Quote of the Day: Marlins’ President David Samson on Logan Morrison’s Twitter habit

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As we’ve mentioned before, Logan Morrison has a pretty heavy Twitter habit.  He also has a pretty big following due to his quite colorful Twitter persona. So it’s no surprise that, if something Marlins-related is both cool and popular, the Marlins themselves don’t like it. Here’s team President David Samson:

“I’m not a dinosaur. But I’m not thrilled. It’s very scary to me. I’ve told Logan, `People are waiting for you to make a mistake. They’re going to bait you on Twitter to say something inappropriate that you can never take back.'”

Well, sure.  But isn’t also the case that the people who get in the most trouble for their mouths are ones who don’t do a lot of talking in the first place? So when they do — and when they step in it — it’s a much bigger deal?  In contrast, people who are always speaking their mind like Charles Barkley and Ozzie Guillen, tend to weather the little p.r. storms caused by unusual candor quite well, thank you. Mostly because, when they say something a bit jarring, it’s not, to use Samson’s phrase, “a mistake.”  It’s them being themselves, saying things not terribly unlike what people are used to hearing them say instead of talking in media-relations-approved sound bites.

Yes, a big uproar can happen if you’re a public figure and you say something stupid. But it’s way less of an uproar if people know where you’re coming from in the first place and are used to you saying only half-stupid things all the time.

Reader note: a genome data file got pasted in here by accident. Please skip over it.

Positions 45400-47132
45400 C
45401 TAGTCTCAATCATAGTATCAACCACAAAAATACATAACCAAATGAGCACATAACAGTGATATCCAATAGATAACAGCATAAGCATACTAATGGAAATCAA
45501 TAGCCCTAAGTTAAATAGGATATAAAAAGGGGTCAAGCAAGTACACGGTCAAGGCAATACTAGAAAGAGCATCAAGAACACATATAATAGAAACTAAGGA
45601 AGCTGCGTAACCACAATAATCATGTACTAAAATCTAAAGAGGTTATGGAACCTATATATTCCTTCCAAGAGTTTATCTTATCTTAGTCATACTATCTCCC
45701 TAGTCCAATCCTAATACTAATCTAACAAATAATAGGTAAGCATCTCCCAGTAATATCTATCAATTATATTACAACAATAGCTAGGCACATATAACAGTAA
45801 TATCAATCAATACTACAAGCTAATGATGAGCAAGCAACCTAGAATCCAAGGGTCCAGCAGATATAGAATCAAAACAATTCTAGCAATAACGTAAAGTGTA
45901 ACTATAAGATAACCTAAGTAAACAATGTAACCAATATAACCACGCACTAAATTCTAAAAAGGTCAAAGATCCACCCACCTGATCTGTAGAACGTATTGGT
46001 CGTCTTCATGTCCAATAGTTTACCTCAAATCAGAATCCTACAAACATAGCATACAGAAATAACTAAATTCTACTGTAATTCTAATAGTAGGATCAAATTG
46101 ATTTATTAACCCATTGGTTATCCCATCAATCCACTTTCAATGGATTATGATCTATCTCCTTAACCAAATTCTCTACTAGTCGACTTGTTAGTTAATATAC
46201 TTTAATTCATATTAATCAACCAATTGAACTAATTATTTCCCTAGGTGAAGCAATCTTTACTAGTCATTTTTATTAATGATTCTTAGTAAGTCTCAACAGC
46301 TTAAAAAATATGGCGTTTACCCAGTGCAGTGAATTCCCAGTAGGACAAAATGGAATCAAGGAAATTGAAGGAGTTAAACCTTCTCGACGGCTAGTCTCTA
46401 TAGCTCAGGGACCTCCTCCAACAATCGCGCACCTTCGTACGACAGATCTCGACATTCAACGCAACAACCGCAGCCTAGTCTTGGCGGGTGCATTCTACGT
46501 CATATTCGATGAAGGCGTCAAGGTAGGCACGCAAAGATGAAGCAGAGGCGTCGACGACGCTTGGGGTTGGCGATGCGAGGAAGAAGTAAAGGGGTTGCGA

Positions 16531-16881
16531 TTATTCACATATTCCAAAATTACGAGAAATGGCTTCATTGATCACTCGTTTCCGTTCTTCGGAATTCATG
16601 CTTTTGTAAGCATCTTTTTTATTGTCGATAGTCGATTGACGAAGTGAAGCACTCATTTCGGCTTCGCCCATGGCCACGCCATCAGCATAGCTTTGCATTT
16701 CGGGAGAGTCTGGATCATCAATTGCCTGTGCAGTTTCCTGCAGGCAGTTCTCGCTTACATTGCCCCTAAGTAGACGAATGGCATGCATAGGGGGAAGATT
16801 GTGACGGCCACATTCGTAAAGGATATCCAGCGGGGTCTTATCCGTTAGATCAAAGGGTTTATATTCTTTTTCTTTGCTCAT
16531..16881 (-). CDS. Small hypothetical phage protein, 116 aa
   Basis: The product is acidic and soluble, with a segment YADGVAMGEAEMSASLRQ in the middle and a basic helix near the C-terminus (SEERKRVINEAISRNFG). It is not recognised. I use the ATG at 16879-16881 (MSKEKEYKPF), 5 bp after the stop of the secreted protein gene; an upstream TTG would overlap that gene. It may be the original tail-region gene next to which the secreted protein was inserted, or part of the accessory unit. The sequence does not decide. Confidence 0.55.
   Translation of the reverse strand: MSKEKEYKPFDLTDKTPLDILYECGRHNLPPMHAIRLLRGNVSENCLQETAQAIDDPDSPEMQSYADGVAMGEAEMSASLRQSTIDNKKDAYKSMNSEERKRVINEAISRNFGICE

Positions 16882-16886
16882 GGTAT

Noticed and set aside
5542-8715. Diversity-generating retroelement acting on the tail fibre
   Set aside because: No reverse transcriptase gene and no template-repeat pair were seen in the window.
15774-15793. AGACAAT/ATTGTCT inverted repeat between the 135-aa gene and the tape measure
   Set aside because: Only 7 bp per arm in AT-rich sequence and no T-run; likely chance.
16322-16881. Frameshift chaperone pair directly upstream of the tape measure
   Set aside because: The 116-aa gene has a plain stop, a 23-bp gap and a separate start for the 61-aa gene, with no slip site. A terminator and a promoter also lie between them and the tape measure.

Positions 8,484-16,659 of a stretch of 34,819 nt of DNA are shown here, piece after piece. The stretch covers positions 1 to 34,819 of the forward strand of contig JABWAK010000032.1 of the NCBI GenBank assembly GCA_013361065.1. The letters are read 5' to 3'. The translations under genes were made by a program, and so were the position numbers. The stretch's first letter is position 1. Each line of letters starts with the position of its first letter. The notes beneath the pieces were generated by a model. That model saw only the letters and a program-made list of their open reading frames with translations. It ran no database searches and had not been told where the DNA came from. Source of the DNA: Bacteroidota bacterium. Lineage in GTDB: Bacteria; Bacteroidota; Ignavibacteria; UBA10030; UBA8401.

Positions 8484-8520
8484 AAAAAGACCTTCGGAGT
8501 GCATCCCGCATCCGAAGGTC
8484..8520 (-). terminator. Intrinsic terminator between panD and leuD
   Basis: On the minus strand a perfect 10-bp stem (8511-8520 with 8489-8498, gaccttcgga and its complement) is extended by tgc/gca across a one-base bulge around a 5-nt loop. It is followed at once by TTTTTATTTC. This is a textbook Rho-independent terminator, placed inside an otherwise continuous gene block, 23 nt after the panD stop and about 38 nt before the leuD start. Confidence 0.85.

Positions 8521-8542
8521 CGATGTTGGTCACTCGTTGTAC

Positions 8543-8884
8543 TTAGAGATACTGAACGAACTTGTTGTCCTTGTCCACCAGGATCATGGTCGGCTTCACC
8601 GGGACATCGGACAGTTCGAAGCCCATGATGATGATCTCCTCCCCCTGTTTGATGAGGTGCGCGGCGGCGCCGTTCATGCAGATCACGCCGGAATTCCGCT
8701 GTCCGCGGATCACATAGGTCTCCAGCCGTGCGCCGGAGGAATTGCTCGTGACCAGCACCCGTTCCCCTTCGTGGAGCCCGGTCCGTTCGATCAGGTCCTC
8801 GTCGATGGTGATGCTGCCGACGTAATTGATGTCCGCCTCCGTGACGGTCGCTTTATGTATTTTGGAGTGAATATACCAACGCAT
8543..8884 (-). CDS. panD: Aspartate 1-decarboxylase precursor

Joe Maddon ejected in eighth inning of NLCS Game 4 after umpires overturn a Wade Davis strikeout

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Cubs manager Joe Maddon was once again ejected from an NLCS game, this time in Game 4.

In the top of the eighth inning, closer Wade Davis found himself in a bit of a pickle. He gave up a leadoff home run to Justin Turner, cutting the Cubs’ lead to 3-2. Davis then walked Yasiel Puig. He was able to get Andre Ethier to pop up, bringing up Curtis Granderson. Granderson worked the count 2-2, then fouled off a pitch. And then he appeared to swing through a curve that bounced in the dirt. Catcher Willson Contreras applied the tag for the out, but Granderson argued to home plate umpire Jim Wolf that he made slight contact with the ball, so it was a foul ball.

Wolf conferred with the other umpires. After a brief delay, the strikeout was overturned and Granderson was given new life in the batter’s box. Only… replays showed that Wolf got it right the first time.

Understandably, Maddon was livid. On the broadcast, one could see Maddon gesturing to the umpires to look at the replay on the video board behind the stands in left field. The argument fell on deaf ears and he was ejected. Thankfully for the Cubs, justice prevailed and Davis struck out Granderson on the next pitch.

It’ll be interesting to see if Maddon makes any political comparisons after the game. He likened the slide rule, the impetus behind his Game 1 ejection, to the soda tax.